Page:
Krakow ('Kraków' in Polish)
Krakow, which lies on the banks of the Vistula River, was for centuries the capital of Poland. A visit to this city is a unique experience as it is an encounter with the most glorious era in Polish history. Krakow’s Old Town, along with Wawel Castle and the city’s Kazimierz district were placed on the First World Heritage List, created by UNESCO in 1978. The Main Square or Main Market Square is the core of Krakow and a place that every tourist must visit. Designed in 1257, it has remained the same since then in terms of the layout and structure. The 40,000-square metre area is considered one of Europe’s biggest medieval squares. Wawel Castle is a Gothic castle that was built by Casimir III the Great during his reign between 1333 and 1370, with modifications being made by successors. It is one of the most important historical places in Poland, the symbol of Polish royalty which lasted for centuries. Kazimierz was the centre of Jewish life in Krakow for over 500 years, before it was systematically destroyed during World War II. During the communist era it was gradually falling into disrepair. Rediscovered in the 1990s, Kazimierz is Krakow’s most exciting district today full of historical sites, cafes and art galleries.
Tatras ('Tatry' in Polish)
Tatras is the highest range of the Carpathian Mountains and lie along Poland’s border with Slovakia. A two-hour drive from Krakow, one will find stunning views and amazing nature, as well as skiing in the winter, hiking, cave exploration and cycling through the rest of the year. Visitors to the Tatras usually go to Zakopane, the biggest Polish mountain resort. The town receives more than three million holidaymakers a year. Zakopane is the most ideal gateway to the whole area. It is difficult to pick out Tatras' must-see places as there are so many. There's the famous lake called The Morskie Oko (“Sea Eye”), and then there's Czarny Staw Lake – both worth visiting for their great views, hiking and climbing. Then there's Kasprowy peak (1,985 metres above sea level). Hop on the cable car, which offers great views and skiing. And last but not least, there's the Koscieliska Valley for more great views, easy hiking and wildlife.
Warsaw ('Warszawa' in Polish)
Warsaw's Old Town, which is a UNESCO World Heritage site, has been the city’s heart for centuries. However, when one crosses the Vistula River and looks at the Old Town from a distance, one will be struck by the unusual panorama of the city, as skyscrapers rise above the red roofs of the Old Town. There are 95 parks with the outstanding Lazienki heading the list. In the summer, the famous Chopin Concerts are organised in a unique outdoor setting, while in the historical interiors of the theatre founded by King Stanislaw August one can hear music performed by contemporary composers. There are several interactive museums that help explain the history of the city. One of them is the Warsaw Rising Museum, dedicated to a major World War II operation in the summer of 1944 by the Polish underground resistance to liberate Warsaw from German occupation. The uprising was fought for 63 days with little outside support. Also worth mentioning is the POLIN Museum of the History of Polish Jews, which received the prestigious title of European Museum of the Year in 2016, demonstrating the Jewish presence in Warsaw throughout the centuries. Football fans should also visit the National Stadium, home of the Polish national team, one of the most modern and beautiful arenas in Europe and one of the host stadiums for the UEFA EURO 2012 finals.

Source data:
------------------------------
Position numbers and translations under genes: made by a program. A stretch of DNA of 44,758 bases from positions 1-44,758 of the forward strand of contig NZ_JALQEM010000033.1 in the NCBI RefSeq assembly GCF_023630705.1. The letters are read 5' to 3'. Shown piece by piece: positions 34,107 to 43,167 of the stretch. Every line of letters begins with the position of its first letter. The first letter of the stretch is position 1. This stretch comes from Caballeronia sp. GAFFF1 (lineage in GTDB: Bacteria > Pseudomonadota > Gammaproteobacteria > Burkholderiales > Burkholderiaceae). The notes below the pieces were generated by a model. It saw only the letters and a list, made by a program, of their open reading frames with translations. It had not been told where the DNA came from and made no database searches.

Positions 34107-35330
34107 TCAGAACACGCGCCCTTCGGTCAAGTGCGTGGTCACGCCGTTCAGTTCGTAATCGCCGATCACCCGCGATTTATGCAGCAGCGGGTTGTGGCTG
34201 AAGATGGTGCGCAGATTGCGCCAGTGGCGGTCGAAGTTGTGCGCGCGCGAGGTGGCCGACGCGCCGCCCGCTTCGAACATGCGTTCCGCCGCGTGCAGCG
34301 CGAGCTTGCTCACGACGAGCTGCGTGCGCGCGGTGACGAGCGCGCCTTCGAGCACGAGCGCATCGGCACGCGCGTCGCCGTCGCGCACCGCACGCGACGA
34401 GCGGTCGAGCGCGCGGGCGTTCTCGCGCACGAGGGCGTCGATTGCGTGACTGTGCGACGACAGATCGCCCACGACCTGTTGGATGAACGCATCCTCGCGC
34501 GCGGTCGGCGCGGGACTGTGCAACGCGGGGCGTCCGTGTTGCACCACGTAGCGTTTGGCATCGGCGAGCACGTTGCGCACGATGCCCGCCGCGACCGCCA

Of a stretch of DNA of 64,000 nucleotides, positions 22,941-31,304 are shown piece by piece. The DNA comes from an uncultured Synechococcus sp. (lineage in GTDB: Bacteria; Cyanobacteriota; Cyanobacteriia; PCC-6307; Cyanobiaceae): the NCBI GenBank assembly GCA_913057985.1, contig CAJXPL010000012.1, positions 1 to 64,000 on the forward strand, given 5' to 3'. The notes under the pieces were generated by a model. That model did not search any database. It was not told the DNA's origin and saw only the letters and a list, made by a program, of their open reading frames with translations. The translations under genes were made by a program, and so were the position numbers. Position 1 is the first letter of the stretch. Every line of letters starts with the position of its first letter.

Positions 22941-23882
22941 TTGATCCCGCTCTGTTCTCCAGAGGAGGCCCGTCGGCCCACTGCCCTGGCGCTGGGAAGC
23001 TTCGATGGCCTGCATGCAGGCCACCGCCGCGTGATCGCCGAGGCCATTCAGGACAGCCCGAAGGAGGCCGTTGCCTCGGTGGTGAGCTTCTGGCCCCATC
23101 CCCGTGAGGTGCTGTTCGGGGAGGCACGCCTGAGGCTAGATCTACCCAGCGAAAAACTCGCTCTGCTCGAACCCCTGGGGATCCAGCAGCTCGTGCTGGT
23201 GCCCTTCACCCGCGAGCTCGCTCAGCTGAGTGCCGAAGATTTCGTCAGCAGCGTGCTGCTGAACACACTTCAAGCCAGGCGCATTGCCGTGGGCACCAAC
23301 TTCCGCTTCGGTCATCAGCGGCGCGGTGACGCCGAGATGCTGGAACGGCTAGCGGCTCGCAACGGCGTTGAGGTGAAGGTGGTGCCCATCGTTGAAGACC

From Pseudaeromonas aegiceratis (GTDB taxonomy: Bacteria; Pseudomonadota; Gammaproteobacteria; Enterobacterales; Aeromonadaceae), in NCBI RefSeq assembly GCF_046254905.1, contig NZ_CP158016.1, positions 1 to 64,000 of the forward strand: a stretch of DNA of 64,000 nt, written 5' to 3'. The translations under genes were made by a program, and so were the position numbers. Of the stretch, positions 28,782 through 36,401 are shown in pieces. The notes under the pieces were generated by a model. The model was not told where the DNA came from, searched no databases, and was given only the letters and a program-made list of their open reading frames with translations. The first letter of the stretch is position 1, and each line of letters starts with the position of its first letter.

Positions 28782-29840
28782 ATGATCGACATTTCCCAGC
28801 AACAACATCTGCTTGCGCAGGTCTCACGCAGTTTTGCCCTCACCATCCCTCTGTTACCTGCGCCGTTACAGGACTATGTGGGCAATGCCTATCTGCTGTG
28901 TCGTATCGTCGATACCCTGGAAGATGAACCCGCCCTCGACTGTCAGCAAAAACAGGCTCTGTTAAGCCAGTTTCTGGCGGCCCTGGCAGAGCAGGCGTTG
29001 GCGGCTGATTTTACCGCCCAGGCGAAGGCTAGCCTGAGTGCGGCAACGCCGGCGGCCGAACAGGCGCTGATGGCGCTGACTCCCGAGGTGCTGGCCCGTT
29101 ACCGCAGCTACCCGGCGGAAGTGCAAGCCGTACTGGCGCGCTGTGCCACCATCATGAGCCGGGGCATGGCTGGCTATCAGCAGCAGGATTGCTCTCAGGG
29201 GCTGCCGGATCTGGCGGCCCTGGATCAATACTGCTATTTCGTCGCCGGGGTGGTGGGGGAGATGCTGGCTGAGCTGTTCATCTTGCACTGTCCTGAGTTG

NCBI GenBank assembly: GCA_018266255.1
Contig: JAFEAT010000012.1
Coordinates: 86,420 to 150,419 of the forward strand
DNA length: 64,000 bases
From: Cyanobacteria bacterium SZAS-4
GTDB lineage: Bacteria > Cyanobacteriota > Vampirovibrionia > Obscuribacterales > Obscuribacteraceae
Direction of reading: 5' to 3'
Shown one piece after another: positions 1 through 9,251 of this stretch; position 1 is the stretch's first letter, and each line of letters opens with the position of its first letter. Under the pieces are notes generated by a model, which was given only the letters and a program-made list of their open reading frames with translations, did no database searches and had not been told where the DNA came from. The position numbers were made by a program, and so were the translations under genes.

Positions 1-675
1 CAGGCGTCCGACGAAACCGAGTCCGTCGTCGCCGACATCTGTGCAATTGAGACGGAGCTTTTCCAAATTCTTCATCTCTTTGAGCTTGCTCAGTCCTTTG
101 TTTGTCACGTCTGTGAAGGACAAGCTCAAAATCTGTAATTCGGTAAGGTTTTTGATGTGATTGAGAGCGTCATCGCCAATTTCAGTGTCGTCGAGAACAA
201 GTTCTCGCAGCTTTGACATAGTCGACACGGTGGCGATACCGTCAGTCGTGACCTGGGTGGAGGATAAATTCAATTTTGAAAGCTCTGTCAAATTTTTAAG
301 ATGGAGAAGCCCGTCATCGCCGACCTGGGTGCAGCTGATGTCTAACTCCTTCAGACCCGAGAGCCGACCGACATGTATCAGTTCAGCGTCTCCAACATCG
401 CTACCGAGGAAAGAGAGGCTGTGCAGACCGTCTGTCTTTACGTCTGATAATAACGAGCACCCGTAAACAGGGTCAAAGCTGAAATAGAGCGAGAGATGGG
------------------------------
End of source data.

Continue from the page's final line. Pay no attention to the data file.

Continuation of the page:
Tri-City ('Trójmiasto' in Polish)
It is not a homogeneous urban entity, but three cities: Gdansk, Gdynia and Sopot. A thousand-year history and a unique seaside location make Gdansk one of the most beautiful cities in Poland. Located in the north on the Baltic Sea coast and the Motlawa and Vistula river estuary and the Bay of Gdansk, it is a cultural, scientific and economic centre, with a large commercial port. Gdansk is the city of freedom, where the ideas of Polish solidarity were born. Sopot has wide, sandy beaches, and with the longest pier in Europe, attracts lots of tourists. In the summer, Sopot is one of the most crowded places in Poland. The city is also well known thanks to the legendary music festival held at Forest Opera (Opera Leśna). Gdynia is a contemporary port city called The Nautical Capital of Poland. Less than 90 years old, Gdynia is one of the youngest Polish cities. Described as "The city made of sea and of dreams" , it was a dream come true for the people who created it from a tiny fishing village into a large port city.
Warmia and Masuria ('Warmińsko-Mazurskie' in Polish)
A northeastern region in Poland, Masuria has over three thousand lakes, the most in the Great Masurian Lakes area. Many of them are connected by channels and rivers, so it is possible to sail hundreds of kilometres. The outstanding natural environment makes Warmia and Masuria a truly unique area. The varied landscape of the lake districts, plateaus, plains and river valleys delight with exceptional views. But Masuria is not only made of lakes. The famous Wolf’s Lair is situated there. It was Adolf Hitler's first Eastern Front military headquarters in World War II. Despite the security, the most notable assassination attempt against Hitler was made at the Wolf's Lair on 20 July 1944.